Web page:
Accurate medication information was sometimes difficult to obtain retrospectively, and we did not have sufficiently detailed information about sun exposure, sunscreen use, smoking history, medication compliance, non-prescription supplementation with vitamin D, nutritional/dietary intake, use of disease modifying medications, and objective measures of disease severity. Although we believe this was a non-differential bias, medication-related information should be interpreted with caution.

Even though our study showed no association between prescribed vitamin D supplementation and vitamin D levels in African-American and Hispanics, there were both statistically and clinically significant associations between bisphosphonate therapy and vitamin D status, suggesting that patients on bisphosphonates were more likely to be taking vitamin D supplements, either by prescription or non-prescription. Careful assessment of all medication use, both prescribed and over-the-counter, is necessary to evaluate the risk of deficiency as well as total vitamin D intake.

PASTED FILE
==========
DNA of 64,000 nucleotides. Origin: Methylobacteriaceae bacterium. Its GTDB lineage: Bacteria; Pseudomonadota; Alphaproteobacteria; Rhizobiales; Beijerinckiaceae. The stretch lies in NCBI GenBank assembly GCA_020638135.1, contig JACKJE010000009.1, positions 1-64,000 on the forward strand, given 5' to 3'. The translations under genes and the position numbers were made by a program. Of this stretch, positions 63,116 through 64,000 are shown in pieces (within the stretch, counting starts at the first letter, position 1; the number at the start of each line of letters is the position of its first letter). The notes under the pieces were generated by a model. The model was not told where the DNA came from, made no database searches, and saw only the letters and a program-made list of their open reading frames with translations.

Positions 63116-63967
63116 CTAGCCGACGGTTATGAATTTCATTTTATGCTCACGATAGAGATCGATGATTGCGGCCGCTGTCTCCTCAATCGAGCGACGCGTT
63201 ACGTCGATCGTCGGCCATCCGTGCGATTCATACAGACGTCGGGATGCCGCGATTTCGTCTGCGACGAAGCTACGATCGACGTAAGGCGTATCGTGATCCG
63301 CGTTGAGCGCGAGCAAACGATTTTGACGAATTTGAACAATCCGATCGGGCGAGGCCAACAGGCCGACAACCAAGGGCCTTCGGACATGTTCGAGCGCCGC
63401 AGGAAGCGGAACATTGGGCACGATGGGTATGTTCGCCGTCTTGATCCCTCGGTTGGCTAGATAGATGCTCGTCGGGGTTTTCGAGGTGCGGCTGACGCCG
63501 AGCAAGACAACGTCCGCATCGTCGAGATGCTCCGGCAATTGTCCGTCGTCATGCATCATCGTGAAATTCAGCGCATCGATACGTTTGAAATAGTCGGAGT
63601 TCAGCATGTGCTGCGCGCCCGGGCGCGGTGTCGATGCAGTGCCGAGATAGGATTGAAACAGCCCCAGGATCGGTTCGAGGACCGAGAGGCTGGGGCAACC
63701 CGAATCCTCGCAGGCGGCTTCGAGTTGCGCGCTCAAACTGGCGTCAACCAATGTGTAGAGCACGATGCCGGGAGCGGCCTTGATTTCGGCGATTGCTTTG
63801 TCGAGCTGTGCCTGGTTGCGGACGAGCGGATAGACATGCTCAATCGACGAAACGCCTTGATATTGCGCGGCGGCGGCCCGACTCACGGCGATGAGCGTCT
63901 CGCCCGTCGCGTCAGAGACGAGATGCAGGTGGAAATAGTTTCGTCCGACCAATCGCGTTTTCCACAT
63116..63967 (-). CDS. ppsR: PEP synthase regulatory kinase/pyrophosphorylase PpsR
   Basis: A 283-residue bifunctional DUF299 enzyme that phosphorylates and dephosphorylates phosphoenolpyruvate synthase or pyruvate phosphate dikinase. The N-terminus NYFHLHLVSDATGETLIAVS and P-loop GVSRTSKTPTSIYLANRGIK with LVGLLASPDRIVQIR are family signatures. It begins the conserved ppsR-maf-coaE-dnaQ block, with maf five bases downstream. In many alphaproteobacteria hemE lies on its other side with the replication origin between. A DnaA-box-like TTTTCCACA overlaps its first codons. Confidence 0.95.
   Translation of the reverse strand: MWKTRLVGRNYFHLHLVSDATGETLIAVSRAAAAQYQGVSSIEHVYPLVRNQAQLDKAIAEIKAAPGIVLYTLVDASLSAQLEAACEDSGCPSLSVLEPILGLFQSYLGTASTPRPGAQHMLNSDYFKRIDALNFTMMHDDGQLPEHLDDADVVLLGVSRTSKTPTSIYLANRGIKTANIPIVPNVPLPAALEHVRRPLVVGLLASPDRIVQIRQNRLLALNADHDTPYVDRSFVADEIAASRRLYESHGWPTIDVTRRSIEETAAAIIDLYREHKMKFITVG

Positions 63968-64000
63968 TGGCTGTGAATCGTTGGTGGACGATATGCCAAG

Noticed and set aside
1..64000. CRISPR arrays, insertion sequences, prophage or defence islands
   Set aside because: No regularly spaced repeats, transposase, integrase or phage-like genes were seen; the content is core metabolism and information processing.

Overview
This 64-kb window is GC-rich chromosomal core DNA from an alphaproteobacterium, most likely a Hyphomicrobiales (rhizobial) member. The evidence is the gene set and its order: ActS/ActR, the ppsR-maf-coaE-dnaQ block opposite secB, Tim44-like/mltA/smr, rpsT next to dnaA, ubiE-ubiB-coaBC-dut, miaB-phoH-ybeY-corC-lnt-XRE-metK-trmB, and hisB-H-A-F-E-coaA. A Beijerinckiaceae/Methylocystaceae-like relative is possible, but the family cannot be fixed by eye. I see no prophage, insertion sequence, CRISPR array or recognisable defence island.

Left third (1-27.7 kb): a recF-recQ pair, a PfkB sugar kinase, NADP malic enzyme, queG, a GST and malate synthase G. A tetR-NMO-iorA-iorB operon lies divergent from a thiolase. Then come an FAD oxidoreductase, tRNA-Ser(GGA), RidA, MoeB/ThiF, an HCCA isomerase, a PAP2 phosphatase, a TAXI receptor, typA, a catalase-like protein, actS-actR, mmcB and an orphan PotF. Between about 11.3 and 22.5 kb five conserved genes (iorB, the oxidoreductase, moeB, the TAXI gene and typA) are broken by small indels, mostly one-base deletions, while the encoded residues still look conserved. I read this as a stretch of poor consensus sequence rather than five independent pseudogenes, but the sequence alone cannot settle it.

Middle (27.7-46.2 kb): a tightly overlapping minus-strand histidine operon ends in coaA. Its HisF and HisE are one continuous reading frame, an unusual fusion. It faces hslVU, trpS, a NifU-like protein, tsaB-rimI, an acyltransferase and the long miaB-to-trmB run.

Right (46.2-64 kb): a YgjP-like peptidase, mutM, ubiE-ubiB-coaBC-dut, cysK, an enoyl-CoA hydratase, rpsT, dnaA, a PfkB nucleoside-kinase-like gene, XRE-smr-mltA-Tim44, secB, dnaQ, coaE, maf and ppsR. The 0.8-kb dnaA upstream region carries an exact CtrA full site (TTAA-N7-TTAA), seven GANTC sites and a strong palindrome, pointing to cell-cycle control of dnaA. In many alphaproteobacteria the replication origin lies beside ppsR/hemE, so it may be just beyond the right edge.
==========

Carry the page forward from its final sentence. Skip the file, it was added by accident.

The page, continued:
The main objective of this study was to compare the odds of 25OHD deficiency in SLE, RA, and T2DM. Our study was not powered sufficiency to look for factors associated with vitamin D deficiency within each disease category. Therefore, we did not adjust for disease-specific factors shown to be associated with 25OHD deficiency in previous studies, such as use of Hydroxychloroquine (HCQ) in SLE [6, 12], corticosteroids in SLE and RA [33], or hemoglobin A1c in T2DM [34]. According to the electronic record, 42 SLE and 6 RA patients were on HCQ at the time when 25OHD levels were measured, while none of the T2DM patients were on HCQ. In a subgroup analysis, HCQ was not significantly associated with 25OHD in our model, and did not appear to alter our main conclusions.